The presence of pain and trial in our lives is a matter of when not if. James tells us: Count it all joy, my brothers, when you meet trials of various kinds (James 1:2). Pain and trial are not mere possibilities on the landscape of the Christian life. They are certainties.
Given the certainty with which we should expect pain in our lives, what truths should we set our minds and hearts upon before and as we endure trial? I can think of at least five things we should remember as we consider how the Lord uses pain in our lives.
1. The Lord uses trial and pain to sanctify us. He uses hardship to refine us and make us holy. He uses pain to sand down the rough edges in our character. Trial refines and purifies in a way that other seasons of life do not. Spurgeon once quipped that just as corn, to ripen, requires all kinds of weather, Christian character requires every season of life in order to be prepared for the life to come. We need seasons of plenty, when the sun is shining, and we need seasons of adversity, when the storm clouds are dark and troubling, if we are to progress in our sanctification.
2. The Lord disciplines those he loves. To be sure, trial and discipline are not one and the same. From our vantage point, however, it might be impossible to discern the difference. When we experience trial, it is tempting to think that the Lord has abandoned us, that his love for us is diminishing. But when we remember that the Lord disciplines his children like a loving father, we can then see his heavy hand as a sure sign of his presence in our lives, and of our relationship with him. If I pass a child I don’t know having a meltdown in the supermarket, I walk the other way. But if I pass my own child in that same situation, I discipline him in love. My discipline is proof of my relationship with and commitment to him. In the same way, the pain we experience can be a sign of the Lord’s love for and commitment to us.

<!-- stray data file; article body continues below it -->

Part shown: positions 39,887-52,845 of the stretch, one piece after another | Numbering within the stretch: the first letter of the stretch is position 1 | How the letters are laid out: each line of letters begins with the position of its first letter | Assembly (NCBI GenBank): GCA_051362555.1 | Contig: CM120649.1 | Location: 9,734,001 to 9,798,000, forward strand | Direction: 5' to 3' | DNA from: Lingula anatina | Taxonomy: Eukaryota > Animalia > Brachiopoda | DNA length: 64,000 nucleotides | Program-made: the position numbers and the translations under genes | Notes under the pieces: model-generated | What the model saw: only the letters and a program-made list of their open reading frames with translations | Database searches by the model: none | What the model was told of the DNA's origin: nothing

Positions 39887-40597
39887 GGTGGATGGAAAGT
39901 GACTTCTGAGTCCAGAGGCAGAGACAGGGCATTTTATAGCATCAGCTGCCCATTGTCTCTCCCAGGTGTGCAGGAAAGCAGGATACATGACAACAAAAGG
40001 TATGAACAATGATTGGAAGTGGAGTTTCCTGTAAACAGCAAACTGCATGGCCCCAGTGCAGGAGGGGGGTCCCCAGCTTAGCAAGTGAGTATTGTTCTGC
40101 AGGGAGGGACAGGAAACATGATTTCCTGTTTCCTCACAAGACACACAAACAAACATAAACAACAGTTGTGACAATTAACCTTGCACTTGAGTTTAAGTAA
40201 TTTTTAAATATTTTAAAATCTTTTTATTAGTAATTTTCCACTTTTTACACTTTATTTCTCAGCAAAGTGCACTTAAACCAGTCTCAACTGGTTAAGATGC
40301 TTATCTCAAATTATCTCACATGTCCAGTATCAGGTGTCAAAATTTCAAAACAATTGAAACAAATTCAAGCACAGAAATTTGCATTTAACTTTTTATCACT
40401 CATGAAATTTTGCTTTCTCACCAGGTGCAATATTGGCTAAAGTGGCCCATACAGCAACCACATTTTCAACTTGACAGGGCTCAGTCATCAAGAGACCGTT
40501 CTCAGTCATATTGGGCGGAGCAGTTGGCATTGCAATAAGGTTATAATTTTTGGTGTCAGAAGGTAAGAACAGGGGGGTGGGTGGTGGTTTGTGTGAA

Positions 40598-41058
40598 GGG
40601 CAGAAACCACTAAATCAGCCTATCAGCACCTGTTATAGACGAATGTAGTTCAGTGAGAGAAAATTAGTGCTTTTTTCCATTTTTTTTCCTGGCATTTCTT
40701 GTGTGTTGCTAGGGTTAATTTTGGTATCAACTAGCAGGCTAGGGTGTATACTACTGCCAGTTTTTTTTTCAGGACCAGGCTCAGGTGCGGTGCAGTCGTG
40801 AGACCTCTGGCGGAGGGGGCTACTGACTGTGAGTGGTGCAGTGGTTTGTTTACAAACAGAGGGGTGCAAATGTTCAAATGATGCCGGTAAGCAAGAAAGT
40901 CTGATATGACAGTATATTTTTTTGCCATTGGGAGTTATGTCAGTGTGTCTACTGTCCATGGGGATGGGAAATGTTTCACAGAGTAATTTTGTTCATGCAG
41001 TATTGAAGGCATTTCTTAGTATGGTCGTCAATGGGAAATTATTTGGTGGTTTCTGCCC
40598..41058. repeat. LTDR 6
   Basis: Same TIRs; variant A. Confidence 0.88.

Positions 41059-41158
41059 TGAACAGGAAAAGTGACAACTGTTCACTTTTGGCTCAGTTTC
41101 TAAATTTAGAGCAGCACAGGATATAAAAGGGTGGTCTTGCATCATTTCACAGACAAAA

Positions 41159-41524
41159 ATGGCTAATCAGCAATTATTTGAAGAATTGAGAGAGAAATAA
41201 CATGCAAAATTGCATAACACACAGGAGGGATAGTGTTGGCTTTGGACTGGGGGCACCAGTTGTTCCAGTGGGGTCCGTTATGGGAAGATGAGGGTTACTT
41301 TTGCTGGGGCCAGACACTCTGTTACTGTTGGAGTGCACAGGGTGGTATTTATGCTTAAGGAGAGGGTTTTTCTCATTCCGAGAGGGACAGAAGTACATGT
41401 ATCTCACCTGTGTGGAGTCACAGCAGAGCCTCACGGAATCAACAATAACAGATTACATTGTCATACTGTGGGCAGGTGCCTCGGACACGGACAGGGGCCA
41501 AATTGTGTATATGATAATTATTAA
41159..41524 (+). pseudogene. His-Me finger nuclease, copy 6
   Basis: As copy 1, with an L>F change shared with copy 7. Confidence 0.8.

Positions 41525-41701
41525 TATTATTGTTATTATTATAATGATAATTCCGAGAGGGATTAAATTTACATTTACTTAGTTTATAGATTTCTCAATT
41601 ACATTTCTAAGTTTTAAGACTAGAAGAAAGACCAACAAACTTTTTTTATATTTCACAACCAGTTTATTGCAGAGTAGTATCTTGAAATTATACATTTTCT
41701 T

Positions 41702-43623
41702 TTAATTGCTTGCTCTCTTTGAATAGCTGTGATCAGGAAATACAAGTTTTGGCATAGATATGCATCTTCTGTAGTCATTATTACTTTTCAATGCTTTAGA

3. The Lord uses trial and pain to advance the gospel. When God’s people suffer but remain faithful, when we endure hardship but continue to trust in his sufficiency and goodness, then his beauty and glory are seen more clearly by the watching world. Just as a starving man will delight over the simplest of meals, when we delight over the goodness and greatness of God in the midst of our trials, the Lord’s reputation and name redound.
4. The Lord himself knows trial and pain. Because of the incarnation and crucifixion of Jesus, the Lord can know and sympathize with us in our pain and weakness. Our High Priest can feel what we feel when we suffer. He can hurt as we hurt. Hebrews tells us that it is precisely because he has known and felt our weakness that we can approach Christ with confidence in our weakness: We do not have a high priest who is unable to sympathize with our weaknesses, but one who in every respect has been tempted as we are, yet without sin. Let us then with confidence draw near to the throne of grace, that we may receive mercy and find grace to help in time of need (Heb 4:15-16).
We can be certain that God will not forsake us in our pain precisely because he forsook Jesus in his.
5. Pain and trial can never separate us from the love of God in Christ. Jesus was forsaken by the Father (cf. Matt 27:46). In his greatest moment of pain and weakness, the Father turned his face from his Beloved Son. But because of this, we can be sure that he will never abandon us in our moments of pain and weakness. Because of this, we can be sure that the Father will never turn his face from us. Meditating upon this, the apostle Paul rejoiced: For I am sure that neither death nor life, nor angels nor rulers, nor things present nor things to come, nor power, nor height nor depth, nor anything else in all creation, will be able to separate us from the love of God in Christ Jesus our Lord (Rom 8:38-39).
This article is adapted from the message The Lord is with His Anointed One, preached at Capitol City Christian Church on 6/16/2019. To watch or hear the whole message, click here.